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To hate the term full time mum

(260 Posts)
Dylanlovesbaez Sat 27-Jul-13 09:32:14

I hate it! Just because I have to go to work does not mean I stop being mum on those days! I am a full time mum and a part time worker.

youmeatsix Sat 27-Jul-13 09:36:44

maybe you are over thinking it a little? i am a full time mum, meaning i dont go to work, obviously they go to school etc so i am not a full time mum 24 hours per day, i like being a full time mum, and dont need a "badge". To say you are a full time mum and a part time worker just sounds a bit confused

Suelford Sat 27-Jul-13 09:38:12

I always think people who describe themselves as 'full-time mums' jut have a chip on their shoulder about being unemployed, otherwise they wouldn't need to couch their status in 'job'-type terms.

Dylanlovesbaez Sat 27-Jul-13 09:39:08

I probably am over thinking it. There is a mum I know who told me I'm only a full time mum in school holidays. Just made me feel a bit shit, as if I'm less of a mum than she is.

GoingUpInTheWorld Sat 27-Jul-13 09:43:34

To be fair it doesnt mean you stop being a mum 8 hours a day, it just means you dont look after them for 8 hours a day, 5 days a week etc if you are working full time.

I think people who dont like the term 'full time mum' are usually feeling like they dont do as much as SAHM, and therefore if they work full time, then the term 'full time mum' makes them feel inadequate.

You dont see anyone getting upset or offended about people saying they are a full time solicitor, care assistant, bank manager or whatever.

Januarymadness Sat 27-Jul-13 09:44:42

Yep. I am a full time working Mum. I am a mum 100 percent of the time. Being a Mum comes first. Having a job doesn't make me any less of a Mum.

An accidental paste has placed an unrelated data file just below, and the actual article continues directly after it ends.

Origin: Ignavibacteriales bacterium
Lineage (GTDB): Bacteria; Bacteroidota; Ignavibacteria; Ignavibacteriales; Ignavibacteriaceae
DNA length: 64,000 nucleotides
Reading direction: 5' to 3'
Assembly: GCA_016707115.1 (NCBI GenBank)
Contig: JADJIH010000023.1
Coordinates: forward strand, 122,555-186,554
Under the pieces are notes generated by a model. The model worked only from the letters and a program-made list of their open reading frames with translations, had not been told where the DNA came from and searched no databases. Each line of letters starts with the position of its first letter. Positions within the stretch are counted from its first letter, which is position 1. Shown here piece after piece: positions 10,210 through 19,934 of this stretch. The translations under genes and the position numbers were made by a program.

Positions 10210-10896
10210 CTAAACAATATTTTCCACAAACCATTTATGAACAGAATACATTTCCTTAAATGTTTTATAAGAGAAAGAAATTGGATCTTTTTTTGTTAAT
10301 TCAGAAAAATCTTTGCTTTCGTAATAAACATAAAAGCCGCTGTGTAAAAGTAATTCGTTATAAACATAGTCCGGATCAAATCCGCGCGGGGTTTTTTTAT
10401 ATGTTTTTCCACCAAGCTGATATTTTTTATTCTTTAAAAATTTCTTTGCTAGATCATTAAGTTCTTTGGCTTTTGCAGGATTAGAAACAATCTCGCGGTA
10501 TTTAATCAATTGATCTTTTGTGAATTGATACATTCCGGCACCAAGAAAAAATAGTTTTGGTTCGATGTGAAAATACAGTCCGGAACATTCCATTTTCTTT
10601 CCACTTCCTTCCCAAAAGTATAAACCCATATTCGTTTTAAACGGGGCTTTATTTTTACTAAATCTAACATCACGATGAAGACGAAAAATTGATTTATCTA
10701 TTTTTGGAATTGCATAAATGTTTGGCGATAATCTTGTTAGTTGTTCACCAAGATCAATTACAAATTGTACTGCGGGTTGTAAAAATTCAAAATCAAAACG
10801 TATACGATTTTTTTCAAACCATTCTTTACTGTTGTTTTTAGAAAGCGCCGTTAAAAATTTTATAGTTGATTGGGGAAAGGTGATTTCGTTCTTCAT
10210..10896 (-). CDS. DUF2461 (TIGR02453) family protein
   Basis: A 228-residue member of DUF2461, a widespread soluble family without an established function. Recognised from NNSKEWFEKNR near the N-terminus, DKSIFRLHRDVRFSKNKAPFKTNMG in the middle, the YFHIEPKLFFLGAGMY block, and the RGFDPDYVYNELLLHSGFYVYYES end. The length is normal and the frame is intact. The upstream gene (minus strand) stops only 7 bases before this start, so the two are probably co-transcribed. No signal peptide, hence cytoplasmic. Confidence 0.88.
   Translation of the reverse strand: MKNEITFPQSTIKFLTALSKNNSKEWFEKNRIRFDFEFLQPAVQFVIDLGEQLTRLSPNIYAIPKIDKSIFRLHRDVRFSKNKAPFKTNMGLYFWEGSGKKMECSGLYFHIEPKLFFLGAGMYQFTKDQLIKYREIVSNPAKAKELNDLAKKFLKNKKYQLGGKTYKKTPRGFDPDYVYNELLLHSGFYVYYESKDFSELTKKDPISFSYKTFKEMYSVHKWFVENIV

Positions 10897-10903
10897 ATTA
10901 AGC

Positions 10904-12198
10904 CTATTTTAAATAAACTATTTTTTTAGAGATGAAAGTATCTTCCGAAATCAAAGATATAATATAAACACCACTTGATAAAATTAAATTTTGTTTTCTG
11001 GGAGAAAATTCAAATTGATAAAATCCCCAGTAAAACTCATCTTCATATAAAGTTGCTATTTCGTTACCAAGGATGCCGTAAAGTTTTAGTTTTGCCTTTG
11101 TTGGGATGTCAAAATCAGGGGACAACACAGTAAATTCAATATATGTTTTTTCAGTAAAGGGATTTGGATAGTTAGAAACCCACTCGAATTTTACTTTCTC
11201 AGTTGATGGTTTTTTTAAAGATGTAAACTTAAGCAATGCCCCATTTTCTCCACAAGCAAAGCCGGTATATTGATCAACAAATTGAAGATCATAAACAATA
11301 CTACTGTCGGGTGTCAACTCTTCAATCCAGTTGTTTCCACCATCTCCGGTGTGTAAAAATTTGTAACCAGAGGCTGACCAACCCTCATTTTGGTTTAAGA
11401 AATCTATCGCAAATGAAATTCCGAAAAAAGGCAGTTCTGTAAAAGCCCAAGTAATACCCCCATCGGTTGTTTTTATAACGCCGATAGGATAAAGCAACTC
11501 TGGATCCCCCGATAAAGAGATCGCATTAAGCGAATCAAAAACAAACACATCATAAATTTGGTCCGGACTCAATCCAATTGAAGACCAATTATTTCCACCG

Januarymadness Sat 27-Jul-13 09:47:02

The term full time Mum sugfests that anyone who works is not that. Which is factually incorrect. What is wrong with stay at home parent?

thebody Sat 27-Jul-13 09:47:14

I used to work full time and was also a full time mom.

made me feel quite proud actually that I was so clever!

I have also been a sahm and now work part time. still clever😃

it's how you see yourself that matters not how others see you.

kilmuir Sat 27-Jul-13 09:47:46

If you have children that go to nursery etc then you are paying someone to ' be the parent' . So yes you are not full time mum

NeedSomeSun142 Sat 27-Jul-13 09:47:48

mums who work usually do ALL housework ,cook, washing cleaning AND work, sorry but being a stay at home mum is NOT a job, it's a choice. also when children are at school age there is no reason not to get a job apart from lazyness

squalorvictoria Sat 27-Jul-13 09:48:55

You're over thinking it.

Also, I see a thread exactly like this posted every few weeks, and it never goes well.

Parenting isn't black and white all the time.

Just because someone says they are a "full time mum", it doesn't mean, by extension, they are calling you a part time mum.

Likewise, if someone says they are an "attachment parent", it doesn't mean, by extension, they are clung you a non-attachment parent.

I could go on.

So, when parents describe something about themselves, they tend not to be thinking about other parents or how they should be labelled.

What should full time mums / SAHMs call themselves, OP? "I'm-a-full-time-mum-but-of-course-I'm-not-saying-you're-a-part-time-mum" is a bit wordy.

Dylanlovesbaez Sat 27-Jul-13 09:49:00

It does make me feel inadequate because its to do with my child. I wouldn't be offended by other job titles as there is no emotional tie there. Within my circle of mums it's often said in such a smug way and when you say you are a working mum you get a look of pity! Also, the mums within my circle hand their children over to grandma at least once a week for 'me' time. Do they stop being a mum on that day?

SalaciousBCrumb Sat 27-Jul-13 09:49:37

Presumably you pointed out to said mum that she's not a mum during school hours, Dylan?

She's being silly but you're also being a bit daft to let it get to you. Water. Off. A. Duck's. Back. wink